Directed by Garth Davis
Lion is very much a foreign film, but it's also very much a biopic and an adventure story. It pieces together elements from all over cinema and shows us something amazing. Lion is based on a true story, one of three in the Best Picture category, and is the one that feels the most honest. It’s a very personal story and though it doesn't have the spectacle, it is no less extraordinary.
The film starts in small village in India and follows two brothers as they help to provide for their mother. The two of them go out looking for work but the youngest of them, Saroo (Sunny Pawar), who’s maybe only ten years old, falls asleep in a train car only to wake up to see it carrying him thousands of miles away from his home. This first third of the movie is extremely harrowing. Watching as this young boy tries to find his way back home while trying to avoid all sorts of abuse. There’s a sense of impending doom that looms over this portion of the film. Almost a paranoia. It’s difficult to interpret the intentions of many of the adults but even if they were trying to help the film certainly does a good job of putting you in the mindset of a scared child.
Eventually Saroo finds himself in an orphanage surrounded by even more child abuse. The bad news just keeps coming though as he finds out that after an ad was placed in the newspaper no one had reached out for him. It’s hard not to have your heart broken at this point but thankfully the movie takes a turn away from the parade of sadness and lets in a little hope. Saroo is adopted by a family in Australia. Nicole Kidman plays his adopted mother and kills it in the role even with limited screen time. The film then jumps forward twenty years and becomes a completely different movie.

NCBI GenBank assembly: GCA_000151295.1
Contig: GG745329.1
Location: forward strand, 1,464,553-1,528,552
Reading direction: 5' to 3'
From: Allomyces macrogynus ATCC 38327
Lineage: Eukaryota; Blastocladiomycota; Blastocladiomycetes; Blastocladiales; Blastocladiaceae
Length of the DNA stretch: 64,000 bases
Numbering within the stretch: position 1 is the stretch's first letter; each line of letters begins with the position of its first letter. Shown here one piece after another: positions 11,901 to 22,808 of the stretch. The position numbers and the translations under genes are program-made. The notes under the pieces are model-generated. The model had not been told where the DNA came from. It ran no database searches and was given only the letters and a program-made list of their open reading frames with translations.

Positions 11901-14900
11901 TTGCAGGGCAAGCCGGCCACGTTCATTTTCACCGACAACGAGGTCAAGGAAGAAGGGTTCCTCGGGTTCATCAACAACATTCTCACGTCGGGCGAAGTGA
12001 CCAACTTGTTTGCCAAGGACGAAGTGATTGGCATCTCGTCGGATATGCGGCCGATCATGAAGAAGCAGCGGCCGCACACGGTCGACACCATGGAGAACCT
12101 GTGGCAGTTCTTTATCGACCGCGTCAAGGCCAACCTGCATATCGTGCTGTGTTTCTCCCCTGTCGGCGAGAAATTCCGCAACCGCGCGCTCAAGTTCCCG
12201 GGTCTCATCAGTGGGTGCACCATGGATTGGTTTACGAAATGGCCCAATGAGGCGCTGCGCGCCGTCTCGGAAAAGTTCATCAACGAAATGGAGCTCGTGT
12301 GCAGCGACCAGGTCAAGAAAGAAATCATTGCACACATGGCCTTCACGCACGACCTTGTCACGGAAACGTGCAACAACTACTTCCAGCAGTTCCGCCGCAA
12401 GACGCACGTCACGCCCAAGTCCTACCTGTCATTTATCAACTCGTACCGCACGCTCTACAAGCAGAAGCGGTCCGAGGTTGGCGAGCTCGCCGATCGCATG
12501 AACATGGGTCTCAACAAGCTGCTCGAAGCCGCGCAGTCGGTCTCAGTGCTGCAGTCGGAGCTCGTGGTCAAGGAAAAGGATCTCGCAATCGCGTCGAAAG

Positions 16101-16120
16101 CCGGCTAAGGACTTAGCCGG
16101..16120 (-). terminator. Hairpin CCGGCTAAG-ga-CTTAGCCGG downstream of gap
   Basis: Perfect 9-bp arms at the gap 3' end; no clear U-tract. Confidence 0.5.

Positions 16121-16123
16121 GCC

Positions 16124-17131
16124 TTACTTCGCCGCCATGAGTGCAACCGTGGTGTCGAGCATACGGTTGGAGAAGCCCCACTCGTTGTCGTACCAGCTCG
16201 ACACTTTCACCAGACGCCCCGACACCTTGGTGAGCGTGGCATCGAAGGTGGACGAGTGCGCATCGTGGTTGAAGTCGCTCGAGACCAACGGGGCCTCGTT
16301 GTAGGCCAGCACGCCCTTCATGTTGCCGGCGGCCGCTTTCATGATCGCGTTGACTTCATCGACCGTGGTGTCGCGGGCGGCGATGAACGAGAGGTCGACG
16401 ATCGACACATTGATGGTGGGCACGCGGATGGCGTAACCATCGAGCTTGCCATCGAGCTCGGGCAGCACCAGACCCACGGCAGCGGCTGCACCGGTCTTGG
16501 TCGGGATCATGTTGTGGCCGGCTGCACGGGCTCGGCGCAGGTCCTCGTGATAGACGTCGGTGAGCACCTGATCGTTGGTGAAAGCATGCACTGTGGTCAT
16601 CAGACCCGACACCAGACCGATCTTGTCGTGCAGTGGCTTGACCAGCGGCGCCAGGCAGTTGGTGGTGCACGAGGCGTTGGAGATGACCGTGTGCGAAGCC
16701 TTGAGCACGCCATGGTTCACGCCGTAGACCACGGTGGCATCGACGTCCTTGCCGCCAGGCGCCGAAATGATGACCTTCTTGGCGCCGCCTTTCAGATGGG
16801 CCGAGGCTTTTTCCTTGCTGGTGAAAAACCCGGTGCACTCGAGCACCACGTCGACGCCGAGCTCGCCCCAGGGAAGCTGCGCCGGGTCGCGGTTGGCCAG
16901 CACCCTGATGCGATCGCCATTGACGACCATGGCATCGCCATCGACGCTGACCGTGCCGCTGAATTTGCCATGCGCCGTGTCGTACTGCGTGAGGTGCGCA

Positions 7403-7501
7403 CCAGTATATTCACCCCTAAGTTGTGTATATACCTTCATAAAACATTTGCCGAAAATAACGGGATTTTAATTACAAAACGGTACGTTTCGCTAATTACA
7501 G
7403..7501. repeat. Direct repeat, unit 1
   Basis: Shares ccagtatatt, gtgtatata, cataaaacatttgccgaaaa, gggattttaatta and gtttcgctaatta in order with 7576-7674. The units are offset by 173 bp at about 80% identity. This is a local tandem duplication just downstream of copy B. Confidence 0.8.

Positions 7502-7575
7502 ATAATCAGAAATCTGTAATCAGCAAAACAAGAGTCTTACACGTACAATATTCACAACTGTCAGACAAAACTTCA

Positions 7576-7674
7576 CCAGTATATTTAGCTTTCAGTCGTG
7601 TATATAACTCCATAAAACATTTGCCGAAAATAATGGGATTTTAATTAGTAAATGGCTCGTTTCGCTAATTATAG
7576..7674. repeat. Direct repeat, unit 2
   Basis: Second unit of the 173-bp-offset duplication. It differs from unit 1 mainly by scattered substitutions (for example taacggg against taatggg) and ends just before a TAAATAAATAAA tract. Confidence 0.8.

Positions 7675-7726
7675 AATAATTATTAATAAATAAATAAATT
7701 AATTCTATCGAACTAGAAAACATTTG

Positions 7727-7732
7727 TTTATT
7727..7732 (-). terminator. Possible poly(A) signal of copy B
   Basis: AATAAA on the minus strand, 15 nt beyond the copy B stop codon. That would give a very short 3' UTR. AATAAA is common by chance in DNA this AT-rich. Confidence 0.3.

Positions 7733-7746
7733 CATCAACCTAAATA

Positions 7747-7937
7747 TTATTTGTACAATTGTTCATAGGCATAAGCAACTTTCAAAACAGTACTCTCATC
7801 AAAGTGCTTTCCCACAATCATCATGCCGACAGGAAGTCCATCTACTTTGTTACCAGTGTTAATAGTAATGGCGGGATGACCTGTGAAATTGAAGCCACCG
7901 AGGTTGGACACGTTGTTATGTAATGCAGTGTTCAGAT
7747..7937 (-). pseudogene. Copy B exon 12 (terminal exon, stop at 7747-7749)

Dev Patel takes over in the role of adult Saroo as we just kind of watch him live his life for a while. I definitely felt a sense of relief at seeing him turn out ok after watching him struggle up until that point in the movie. Yet, much like Saroo himself, I was conflicted. You know his real family is still out there. Yes, he was provided with this extremely rare and amazing opportunity, but it came at a cost.
It’s not long until the driving force of the second half of the movie becomes clear. He yearns to find his family in India but he can't bare to let his adopted family know. He doesn't want them to think he’s ungrateful. This is a feeling he struggles with when it comes to his adopted brother Mantosh. Also from India, his brother suffers from mental illness that clearly put a strain on the family. This dynamic is only touched on a couple times during the film and I could have done with a bit more.
The film then takes another time jump. (Only a few months this time though) Saroo’s search for his Indian family has become an obsession and he’s pushed people away. He’s apparently been retracing the steps from the train station back to his original home in his sleep and contemplating his place in life. Dev Patel does a good job of staying grounded and not getting too caught up in cliche here. I feel for him. He feels stuck between two worlds.
Saroo eventually has a breakthrough in his research and finds the train station on Google Maps. Things start to move quickly after that. This is not a short movie and drawing out the conclusion would have been a mistake. Once he’s made the discovery he reveals what he was doing to his adopted parents. They have one of the most touching scenes in the movie together and she gives her blessing for him to track down his birth mom.
The finale is just as heartwarming as you might hope. To have Saroo reunited with his original mother followed by the footage from the real life people is emotionally devastating. In a good way. This movie is one of the few in the Best Picture race that have a clear cut happy ending and it's absolutely satisfying.
For More Oscar talk check out our Tower of Babble Podcast Oscar Preview Show.